Thursday, June 24, 2010
An attempt to resume legal commercial whaling hit a brick wall at the International Whaling Commission meeting in Morocco.
The U.S.-brokered compromise would have lifted a 24-year-old ban on for-profit whaling in exchange for enforced hunting limits. Currently, the countries of Japan, Iceland and Norway continue to kill whales despite the ban - and sell the lucrative meat - under a dubious loophole allowing them to set their own hunting quotas for scientific purposes.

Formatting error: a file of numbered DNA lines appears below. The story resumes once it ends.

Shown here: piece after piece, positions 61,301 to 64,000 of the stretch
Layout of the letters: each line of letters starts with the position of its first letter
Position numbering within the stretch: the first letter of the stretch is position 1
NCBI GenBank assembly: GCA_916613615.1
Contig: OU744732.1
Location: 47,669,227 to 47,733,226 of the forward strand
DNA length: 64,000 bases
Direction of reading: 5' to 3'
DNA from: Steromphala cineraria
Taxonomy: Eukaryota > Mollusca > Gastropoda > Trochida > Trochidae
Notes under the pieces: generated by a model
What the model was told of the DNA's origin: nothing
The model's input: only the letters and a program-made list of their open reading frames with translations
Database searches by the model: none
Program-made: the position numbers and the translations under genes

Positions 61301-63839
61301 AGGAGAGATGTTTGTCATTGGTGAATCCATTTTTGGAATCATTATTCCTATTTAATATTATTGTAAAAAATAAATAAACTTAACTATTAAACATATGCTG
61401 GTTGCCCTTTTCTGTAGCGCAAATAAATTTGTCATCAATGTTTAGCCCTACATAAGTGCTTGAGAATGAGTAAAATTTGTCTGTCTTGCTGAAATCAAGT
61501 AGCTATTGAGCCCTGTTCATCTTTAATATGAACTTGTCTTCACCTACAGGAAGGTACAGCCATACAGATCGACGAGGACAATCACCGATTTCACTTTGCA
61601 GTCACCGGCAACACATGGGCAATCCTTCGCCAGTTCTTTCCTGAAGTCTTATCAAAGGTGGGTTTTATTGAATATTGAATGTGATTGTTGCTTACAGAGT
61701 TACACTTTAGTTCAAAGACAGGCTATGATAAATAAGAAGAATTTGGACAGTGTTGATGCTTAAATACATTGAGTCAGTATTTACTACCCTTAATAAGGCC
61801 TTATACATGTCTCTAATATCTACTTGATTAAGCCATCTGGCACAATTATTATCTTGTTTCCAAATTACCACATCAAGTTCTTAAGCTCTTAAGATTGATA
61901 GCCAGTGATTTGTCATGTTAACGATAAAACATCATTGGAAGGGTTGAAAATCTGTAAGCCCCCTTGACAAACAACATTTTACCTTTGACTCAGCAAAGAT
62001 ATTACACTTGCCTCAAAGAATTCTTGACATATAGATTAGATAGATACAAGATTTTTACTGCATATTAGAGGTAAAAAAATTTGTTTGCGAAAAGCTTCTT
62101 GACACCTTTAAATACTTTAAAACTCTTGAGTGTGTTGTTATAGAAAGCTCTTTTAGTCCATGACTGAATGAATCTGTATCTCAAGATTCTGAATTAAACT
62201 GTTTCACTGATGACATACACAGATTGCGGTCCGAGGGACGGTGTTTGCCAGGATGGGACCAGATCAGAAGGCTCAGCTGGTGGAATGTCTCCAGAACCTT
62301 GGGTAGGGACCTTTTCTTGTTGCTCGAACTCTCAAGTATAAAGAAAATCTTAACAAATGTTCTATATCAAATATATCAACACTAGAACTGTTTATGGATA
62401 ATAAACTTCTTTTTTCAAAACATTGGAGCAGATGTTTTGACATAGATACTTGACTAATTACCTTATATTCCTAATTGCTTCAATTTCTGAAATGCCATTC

Australia and Latin American IWC members sided with some environmental groups that had opposed lifting the commercial whaling ban, saying it would set a dangerous precedent by legalizing whale hunting. But other activists viewed the stalemate as a setback for hopes of reducing the total annual whale catch.
The idea, however, is not dead yet. Observers says it may be revived at next year's IWC meeting. In the meantime, the three whaling nations are expected to continue hunting as before.